Understanding Fast Fashion: Part Two

Understanding Fast Fashion: Part Two

By Jessica Hare


It is one thing to understand the detriments of fast fashion, it is another to actually feel capable of doing something about it. This space, this “I know it’s awful, but I don’t know what to do about it” space, is exactly where I’ve been stuck. I had attempted to research environmentally and socially responsible clothing brands, gotten frustrated, and given up.

For the first five months of the year, my strategy was just to ignore the issue and not buy clothes. This was obviously not a sustainable strategy. Eventually, the weather changed, I needed shorts, and I found myself buying fast fashion.

So what is to be done? How do we avoid fast fashion when it is much of what is readily available to us? There are companies that are striving to produce ethical fashion. It takes research, but it is possible to track down companies than pay fair wages and source materials responsibly. From what I have found, they are often much more expensive than what we are used to seeing. I have not yet made a purchase from one of these companies, but I imagine the price tag will take some getting used to.

If paying a higher price for clothing doesn’t seem palatable, there are lower cost options. One thing we can do is look back at the first of the 3Rs: reduce. We can start by reducing the amount of clothing that we purchase. We can mitigate the effects of fast fashion by sticking to the basics and not buying any more than we truly have to.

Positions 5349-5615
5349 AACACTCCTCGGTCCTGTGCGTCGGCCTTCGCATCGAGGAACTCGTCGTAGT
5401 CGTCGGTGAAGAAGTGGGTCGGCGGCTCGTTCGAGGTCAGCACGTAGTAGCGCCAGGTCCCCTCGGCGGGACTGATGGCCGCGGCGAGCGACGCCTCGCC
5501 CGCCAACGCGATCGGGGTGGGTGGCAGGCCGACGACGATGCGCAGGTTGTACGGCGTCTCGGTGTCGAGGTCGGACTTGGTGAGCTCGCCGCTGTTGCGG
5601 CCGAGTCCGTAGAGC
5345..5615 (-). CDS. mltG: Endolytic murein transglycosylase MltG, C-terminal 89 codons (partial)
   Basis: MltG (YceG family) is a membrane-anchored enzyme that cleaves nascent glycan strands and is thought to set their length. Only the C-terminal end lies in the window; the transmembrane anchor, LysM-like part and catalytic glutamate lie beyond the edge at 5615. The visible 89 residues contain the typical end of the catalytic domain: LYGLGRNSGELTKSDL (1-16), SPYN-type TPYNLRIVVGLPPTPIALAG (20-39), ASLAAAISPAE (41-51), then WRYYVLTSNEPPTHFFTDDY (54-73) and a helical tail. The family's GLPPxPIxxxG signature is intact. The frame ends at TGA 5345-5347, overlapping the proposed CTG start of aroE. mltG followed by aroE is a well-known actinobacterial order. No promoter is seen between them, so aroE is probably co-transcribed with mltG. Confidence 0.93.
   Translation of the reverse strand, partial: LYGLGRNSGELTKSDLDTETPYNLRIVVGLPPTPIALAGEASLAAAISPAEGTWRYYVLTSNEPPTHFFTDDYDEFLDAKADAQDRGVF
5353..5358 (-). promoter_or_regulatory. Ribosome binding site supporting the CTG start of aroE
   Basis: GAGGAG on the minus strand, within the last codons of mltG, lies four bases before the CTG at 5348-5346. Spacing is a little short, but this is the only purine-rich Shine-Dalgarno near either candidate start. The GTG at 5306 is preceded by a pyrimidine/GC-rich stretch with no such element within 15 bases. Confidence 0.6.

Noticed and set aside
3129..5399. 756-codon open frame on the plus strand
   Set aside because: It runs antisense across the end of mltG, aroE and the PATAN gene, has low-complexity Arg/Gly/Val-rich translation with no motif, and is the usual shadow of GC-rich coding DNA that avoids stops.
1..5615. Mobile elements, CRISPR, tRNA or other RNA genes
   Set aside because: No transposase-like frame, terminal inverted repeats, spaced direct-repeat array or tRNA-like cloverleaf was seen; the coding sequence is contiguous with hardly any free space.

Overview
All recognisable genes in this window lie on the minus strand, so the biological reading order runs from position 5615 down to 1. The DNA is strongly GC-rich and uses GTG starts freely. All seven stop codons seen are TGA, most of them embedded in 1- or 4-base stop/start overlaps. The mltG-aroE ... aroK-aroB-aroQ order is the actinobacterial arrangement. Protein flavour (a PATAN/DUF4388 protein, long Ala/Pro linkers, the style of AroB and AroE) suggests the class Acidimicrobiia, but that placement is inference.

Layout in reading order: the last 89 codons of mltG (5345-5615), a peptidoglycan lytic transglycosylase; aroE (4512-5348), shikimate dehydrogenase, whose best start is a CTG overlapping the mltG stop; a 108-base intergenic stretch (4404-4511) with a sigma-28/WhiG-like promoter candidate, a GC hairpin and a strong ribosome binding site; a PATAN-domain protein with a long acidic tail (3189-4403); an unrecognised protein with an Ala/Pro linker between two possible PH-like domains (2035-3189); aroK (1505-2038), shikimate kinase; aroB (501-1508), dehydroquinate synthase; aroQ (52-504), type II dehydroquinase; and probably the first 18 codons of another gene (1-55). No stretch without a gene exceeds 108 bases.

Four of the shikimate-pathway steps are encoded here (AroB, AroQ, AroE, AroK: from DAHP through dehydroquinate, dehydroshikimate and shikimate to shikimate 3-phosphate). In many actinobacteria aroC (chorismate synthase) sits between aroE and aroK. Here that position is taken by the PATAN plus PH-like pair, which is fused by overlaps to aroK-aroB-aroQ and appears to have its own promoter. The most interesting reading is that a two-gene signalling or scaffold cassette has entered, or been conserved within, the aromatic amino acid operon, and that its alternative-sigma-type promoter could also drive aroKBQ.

The second thing we can do is reuse. We can shop second hand as often as possible. On average, each American produces 82 pounds of textile waste per year. Shopping second hand can help save some of these clothing items from ending up in the landfill. Most communities have second hand stores and there are even websites that specialize in second hand clothing, such as ThredUp and Poshmark, where you can search very specifically for what you need.

Overall, I think the key for me moving forward is to be as proactive as possible. This would mean not waiting until the last second to make purchases so that I can keep my options open and not have to just buy the first thing that is available. Even if I can’t be perfect 100% of the time, taking these steps will make an impact.